Another point worth mentioning comes with From Space‘s maps. This game feels quite a lot bigger than it probably is and this isn’t by accident. Although the campaign has felt fairly linear so far, with the exception of side quests that you’ll complete as you go, there is a ton of things to find if you look hard enough. Not all of the loot in this game is in plain sight and even quite a bit of the stuff that is can be found stuck behind doors that you’ll need keys to open. This expands the game nicely and makes you want to take your time with the levels. The level of difficulty is perfect, by the way, so you won’t feel reluctant to go off the beaten path for fear of encountering something far too powerful for you to beat.
Something else I’m liking a lot in From Space is the control setup. I was getting a little bit fed up with PC games with controls that felt over-complicated for the sake of it. There are way too many games that are virtually impossible to play now using a keyboard and mouse on account of having far more commands than necessary. I’ve even played games where it felt like someone had given a gamepad to a gorilla and asked it to map the buttons. From Space is a relatively simple-to-pick-up arcade adventure that feels comfortable to play and I can’t stress enough how important this is from a player standpoint. In addition to this, the UI is beautiful in this game. At no point so far have I felt stuck as to where I need to go next. Even when you do go for a bit of an explore there are always useful map markers preventing you from getting lost.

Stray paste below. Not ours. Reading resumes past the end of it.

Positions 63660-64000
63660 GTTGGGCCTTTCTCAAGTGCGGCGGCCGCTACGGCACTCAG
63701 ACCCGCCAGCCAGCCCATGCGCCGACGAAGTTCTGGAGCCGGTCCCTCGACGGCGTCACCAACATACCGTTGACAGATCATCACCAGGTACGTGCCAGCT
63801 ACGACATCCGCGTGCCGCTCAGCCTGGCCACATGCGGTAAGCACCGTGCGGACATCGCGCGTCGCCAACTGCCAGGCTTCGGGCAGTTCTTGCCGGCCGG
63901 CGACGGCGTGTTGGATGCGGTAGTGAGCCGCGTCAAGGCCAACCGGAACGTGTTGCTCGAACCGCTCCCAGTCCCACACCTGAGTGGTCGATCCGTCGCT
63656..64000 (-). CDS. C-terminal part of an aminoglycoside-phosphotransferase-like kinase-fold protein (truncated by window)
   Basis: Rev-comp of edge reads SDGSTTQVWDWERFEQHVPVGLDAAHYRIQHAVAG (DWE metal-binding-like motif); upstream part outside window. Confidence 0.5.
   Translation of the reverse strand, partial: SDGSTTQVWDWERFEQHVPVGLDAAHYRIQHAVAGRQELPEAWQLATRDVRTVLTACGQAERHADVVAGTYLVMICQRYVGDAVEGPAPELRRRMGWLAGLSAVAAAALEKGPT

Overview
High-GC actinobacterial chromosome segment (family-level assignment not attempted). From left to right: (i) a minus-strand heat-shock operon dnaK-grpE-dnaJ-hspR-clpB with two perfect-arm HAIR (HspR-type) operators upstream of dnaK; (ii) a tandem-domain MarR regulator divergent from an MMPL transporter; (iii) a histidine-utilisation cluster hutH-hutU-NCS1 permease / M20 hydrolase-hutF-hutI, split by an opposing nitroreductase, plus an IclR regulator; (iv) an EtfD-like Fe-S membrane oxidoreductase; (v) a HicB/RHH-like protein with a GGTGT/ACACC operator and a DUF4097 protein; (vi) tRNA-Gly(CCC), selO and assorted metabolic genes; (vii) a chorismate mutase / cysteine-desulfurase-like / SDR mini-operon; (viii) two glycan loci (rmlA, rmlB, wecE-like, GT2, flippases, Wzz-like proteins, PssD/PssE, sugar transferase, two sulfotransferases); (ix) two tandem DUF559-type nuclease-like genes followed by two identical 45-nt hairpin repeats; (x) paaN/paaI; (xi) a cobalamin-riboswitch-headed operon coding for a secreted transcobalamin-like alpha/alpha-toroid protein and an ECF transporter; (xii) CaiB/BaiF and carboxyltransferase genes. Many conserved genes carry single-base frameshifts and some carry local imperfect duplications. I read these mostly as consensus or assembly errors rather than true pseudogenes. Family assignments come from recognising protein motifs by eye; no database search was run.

From Space is one of those games that’s good for the times when you don’t want to do anything too serious and time-consuming. This is the sort of game that’s fairly easy to put down when you need to. You won’t feel like you’re going to lose your thread if you go off and do something else, meaning that you can still play a little or a lot depending on your circumstances, and never feel like your binging or missing out. I think a certain amount of this has to do with the multiplayer nature of the game, you can’t expect to be around your friends all the time, right? Not that you’d need to with the single-player side of things being so enjoyable and fulfilling.
All in all this title is a hell of a lot of fun if you’re just in the mood for a bit of mindless violence. This being said, there’s nothing overly gory, and that violence, while present, never exceeds the cartoon level. This is an important point to make because it makes From Space a game that can be enjoyed by the whole family and shouldn’t be a problem for younger players. The fact that the difficulty level is more than fair adds to this, meaning that this title will feel fun for all ages. Note, I said this game was fair; not easy. There’s still plenty there for us more seasoned hands to enjoy too.
E.T. Go home!
From Space is a brilliant action shooter that can be enjoyed by the whole family. This game is bright, colorful, and action-packed. The negative here, (which really isn’t one depending on your stance,) is that this game isn’t doing anything vastly innovative. It does what it purports to do very well but if you’re looking for something that you haven’t seen before this one probably won’t scratch that particular itch.